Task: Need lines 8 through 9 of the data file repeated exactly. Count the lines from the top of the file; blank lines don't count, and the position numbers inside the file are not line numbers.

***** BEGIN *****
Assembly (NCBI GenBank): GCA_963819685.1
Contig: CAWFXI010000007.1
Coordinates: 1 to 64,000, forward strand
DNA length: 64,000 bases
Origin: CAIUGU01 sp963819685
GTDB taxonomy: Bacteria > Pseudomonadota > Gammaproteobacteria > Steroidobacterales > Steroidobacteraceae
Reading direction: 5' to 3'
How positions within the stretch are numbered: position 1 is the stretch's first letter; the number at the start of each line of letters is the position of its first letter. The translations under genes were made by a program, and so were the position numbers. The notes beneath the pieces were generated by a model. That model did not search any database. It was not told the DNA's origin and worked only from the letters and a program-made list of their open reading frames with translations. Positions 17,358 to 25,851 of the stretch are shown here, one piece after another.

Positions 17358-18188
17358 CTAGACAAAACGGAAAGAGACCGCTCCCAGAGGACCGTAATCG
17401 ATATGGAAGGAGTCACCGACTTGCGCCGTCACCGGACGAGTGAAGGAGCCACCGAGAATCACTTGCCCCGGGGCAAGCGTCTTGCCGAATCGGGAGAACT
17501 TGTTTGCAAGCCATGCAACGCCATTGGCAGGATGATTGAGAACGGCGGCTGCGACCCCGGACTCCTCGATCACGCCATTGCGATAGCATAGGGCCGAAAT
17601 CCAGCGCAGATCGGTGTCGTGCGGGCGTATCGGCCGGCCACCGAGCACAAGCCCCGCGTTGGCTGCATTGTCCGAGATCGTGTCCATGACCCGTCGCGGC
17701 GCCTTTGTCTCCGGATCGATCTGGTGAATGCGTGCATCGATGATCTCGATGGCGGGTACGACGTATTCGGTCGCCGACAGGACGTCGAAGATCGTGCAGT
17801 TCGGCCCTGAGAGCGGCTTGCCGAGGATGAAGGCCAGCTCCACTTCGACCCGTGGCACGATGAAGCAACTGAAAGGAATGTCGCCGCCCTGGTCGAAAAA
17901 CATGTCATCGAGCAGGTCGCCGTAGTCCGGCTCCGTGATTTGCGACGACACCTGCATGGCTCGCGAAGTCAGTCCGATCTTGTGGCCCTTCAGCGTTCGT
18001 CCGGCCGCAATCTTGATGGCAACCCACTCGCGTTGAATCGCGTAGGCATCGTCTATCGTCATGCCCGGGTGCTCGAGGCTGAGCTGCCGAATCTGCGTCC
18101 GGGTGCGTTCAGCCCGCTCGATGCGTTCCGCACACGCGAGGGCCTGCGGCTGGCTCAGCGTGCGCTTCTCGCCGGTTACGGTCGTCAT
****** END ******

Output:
How positions within the stretch are numbered: position 1 is the stretch's first letter; the number at the start of each line of letters is the position of its first letter. The translations under genes were made by a program, and so were the position numbers. The notes beneath the pieces were generated by a model. That model did not search any database. It was not told the DNA's origin and worked only from the letters and a program-made list of their open reading frames with translations. Positions 17,358 to 25,851 of the stretch are shown here, one piece after another.

Positions 17358-18188